General Sketch of the New Testament in the Light of Christ and the Church, A - Part 2: Romans through Philemon, by Witness Lee


The next main point in Colossians is our identification with Christ. We are identified with Christ in four things—in His death, in His burial, in His resurrection, and in His ascension (2:11-12; 3:1, 3). We died with Christ, we were buried with Him, we were raised with Him, and we ascended with Him. Therefore, we are no longer the old man but the new man (vv. 9-10). In our daily walk we must always reject the old man and everything of the old man as that which is dead and buried and has nothing to do with us any more. We are now resurrected and ascended with Christ in the heavens, and we are the members of the new man. Within this new man there is nothing old. There cannot be Greek and Jew, circumcision and uncircumcision, barbarian, Scythian, slave, or free man (v. 11). All these are the old things. In the new man everything is Christ. Christ is all and in all.

We are now in the new man, so we must put on the new man in our experience. We realize that we have been united and identified with Christ; we are dead, buried, resurrected, and ascended in Him and with Him. Therefore, all the things of the old man have nothing to do with us; we put them off and reckon them as buried. Then we live in the new man and walk as the new man. In this way we enjoy Christ not only by ourselves but by and in the corporate Body, which is the church, the new man.


The twelfth main point in Colossians is found in 1:27. Christ in us is the hope of glory. He is not only our life but also our hope, which is the hope of glory. Hope of glory indicates that when Christ comes, He will bring us into glory, that is, He will glorify us. Today this glory is concealed by our physical body, but one day when He comes, our physical body will be changed in nature by being transfigured. The glory which is Christ Himself as life will shine out through our body to bring our entire body and our entire person into glory. We should not think that glory is something objective that will come upon us some day. Rather, this glory is subjectively within us today, and one day it will spread out through our body. The divine life will swallow up the death within us, and we will be in glory.

Through transfiguration our body will become transparent, like the shade of an electric lamp. One day the Lord will come to transfigure the “lampshade” and make it transparent. Then the glory within will shine out, and the “lampshade” will be in glory. This will transpire on the day of our glorification, but today the glory is already within us. Christ in us is the hope of glory.


Another main point in Colossians is the way to apply Christ. The main goal of this book is to tell us how to apply Christ and appropriate Him. This entire book is a book of application, telling us how to appropriate Christ in our daily life in order to meet our every need. Colossians 1:12 tells us that Christ is the portion of the saints, but we must know how to enjoy and apply Him. In the early days of the church some of the Christians in Colossae had a Jewish background. They regarded special foods and drinks and observed the Old Testament feasts, the new moons, and the Sabbath. The apostle Paul told them that these items were only a shadow and that they must give them up. Christ is the very body of the shadow (2:16-17). They needed to apply Christ as the real food, drink, days of feast, new moons, and Sabbath. By this passage alone we can realize that the intention of this book is to show us our need to appropriate Christ in a practical way, even in our eating and drinking.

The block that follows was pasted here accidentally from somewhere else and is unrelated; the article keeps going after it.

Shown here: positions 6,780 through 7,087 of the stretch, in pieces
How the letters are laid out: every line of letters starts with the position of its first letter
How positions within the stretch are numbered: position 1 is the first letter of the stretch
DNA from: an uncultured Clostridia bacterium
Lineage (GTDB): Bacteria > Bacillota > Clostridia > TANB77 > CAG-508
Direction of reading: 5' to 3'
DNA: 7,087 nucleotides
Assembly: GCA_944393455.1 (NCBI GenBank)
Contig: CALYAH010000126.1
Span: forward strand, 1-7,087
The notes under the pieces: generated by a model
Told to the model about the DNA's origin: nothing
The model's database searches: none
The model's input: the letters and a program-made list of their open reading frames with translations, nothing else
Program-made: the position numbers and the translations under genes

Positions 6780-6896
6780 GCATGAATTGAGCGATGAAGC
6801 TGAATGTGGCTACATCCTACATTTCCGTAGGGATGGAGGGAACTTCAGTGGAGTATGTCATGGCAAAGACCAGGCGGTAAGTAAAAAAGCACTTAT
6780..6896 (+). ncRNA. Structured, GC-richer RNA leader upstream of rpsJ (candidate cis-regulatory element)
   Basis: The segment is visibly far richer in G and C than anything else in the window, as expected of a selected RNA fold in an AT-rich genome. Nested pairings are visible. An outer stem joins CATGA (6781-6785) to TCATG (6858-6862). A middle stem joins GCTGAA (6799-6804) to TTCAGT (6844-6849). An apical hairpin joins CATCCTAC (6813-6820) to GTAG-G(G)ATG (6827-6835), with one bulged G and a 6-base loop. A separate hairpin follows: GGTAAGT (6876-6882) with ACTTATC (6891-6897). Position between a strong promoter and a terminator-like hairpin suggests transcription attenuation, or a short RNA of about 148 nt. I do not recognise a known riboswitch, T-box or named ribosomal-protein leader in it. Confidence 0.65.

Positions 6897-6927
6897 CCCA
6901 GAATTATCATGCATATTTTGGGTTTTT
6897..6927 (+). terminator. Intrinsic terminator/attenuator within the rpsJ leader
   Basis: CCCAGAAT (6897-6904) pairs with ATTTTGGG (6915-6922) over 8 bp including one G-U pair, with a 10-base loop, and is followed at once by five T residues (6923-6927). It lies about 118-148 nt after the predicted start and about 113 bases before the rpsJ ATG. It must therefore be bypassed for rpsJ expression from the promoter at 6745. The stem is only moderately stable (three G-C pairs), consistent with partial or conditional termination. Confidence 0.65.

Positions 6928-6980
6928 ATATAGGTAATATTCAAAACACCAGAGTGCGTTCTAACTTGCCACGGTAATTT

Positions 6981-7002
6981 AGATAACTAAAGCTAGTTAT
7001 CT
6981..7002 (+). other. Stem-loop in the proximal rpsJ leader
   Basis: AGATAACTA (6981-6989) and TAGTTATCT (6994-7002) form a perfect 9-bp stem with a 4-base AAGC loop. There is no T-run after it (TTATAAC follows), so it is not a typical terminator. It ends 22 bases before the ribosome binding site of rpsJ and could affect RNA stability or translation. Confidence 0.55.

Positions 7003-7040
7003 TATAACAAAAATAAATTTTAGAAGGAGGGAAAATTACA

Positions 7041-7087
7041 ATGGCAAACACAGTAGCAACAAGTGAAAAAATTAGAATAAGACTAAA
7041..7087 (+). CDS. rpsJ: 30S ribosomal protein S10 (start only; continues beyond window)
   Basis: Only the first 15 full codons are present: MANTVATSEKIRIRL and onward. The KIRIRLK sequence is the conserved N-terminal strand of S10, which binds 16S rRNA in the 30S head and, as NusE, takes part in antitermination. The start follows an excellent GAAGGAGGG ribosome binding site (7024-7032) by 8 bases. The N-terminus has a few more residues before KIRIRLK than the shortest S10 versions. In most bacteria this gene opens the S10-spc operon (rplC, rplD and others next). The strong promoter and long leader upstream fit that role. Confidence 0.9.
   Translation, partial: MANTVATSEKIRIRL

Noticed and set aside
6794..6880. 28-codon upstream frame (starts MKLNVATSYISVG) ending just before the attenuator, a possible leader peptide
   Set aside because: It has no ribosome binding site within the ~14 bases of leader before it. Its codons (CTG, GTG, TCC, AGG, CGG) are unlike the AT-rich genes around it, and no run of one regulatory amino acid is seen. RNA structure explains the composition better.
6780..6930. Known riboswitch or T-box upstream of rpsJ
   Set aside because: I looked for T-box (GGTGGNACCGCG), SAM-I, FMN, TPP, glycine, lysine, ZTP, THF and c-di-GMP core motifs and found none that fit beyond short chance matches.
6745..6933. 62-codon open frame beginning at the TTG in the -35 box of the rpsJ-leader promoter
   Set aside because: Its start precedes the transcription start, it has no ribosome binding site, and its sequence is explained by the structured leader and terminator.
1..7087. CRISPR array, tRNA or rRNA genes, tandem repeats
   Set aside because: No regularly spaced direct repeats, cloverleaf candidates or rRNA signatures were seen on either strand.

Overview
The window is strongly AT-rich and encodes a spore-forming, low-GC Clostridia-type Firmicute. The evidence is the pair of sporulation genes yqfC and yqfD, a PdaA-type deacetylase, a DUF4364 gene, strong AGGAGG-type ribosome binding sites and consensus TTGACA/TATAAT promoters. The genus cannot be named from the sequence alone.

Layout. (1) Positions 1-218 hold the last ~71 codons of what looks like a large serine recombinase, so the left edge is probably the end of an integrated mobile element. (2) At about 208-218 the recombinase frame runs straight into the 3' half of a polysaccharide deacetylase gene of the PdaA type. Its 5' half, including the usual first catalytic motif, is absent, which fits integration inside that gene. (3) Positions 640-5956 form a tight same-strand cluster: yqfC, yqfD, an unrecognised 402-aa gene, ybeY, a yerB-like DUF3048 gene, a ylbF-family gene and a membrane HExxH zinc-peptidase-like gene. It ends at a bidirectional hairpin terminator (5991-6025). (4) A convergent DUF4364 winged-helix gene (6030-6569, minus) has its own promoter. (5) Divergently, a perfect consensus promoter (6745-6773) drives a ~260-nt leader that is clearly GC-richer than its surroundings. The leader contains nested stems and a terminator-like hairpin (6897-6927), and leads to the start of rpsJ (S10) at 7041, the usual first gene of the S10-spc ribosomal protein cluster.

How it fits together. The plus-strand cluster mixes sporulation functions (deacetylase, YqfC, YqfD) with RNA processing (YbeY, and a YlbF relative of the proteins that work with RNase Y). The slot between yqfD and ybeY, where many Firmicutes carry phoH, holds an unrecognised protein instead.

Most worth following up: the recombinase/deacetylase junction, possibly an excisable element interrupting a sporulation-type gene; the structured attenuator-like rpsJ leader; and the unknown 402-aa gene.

The last main point is found in 2:19, which is an important verse. This verse says, “Holding the Head, out from whom all the Body, being richly supplied and knit together by means of the joints and sinews, grows with the growth of God.” Joints are for supplying the nourishment needed by the Body, and sinews are for knitting the members of the Body together. Among the believers, some are joints that nourish and supply, while others are sinews that join, unite, and knit the members together. By this nourishment and knitting the Body receives the supply from the Head, and it grows with the growth of God. This means that God increases within us, because what we receive from Christ the Head is something of God, even the fullness of the Godhead. On the one hand, the growth of the Body is the increase of the element of Christ within us, while on the other hand, it is the increase of God Himself. In this way the Body grows.

We may compare this to the growth of a tree. A tree grows by the fertilizer. As we put fertilizer into the soil, the tree absorbs more riches from the soil. Because the tree has more elements and more nourishment, it grows by this element and nourishment. As members of the Body, what we receive from Christ the Head is the very fullness and essence of God. The more we receive Christ, the more we have the increase of God, and it is by this increase that the Body grows and is built up.

These fourteen main points cover the entire book of Colossians. By such a book we can know Christ in a full way, and we can know who Christ is. We can know the Head of the universal man, and we can know how to appropriate Him in our daily lives. We can know how to receive, enjoy, and experience Christ so that the essence of God will constantly increase and we will have more and more of God. In this way the Body will grow and be built up. We need to “chew” and digest all the important points of this book. Then they will become our experience.

(General Sketch of the New Testament in the Light of Christ and the Church, A - Part 2: Romans through Philemon, Chapter 12, by Witness Lee)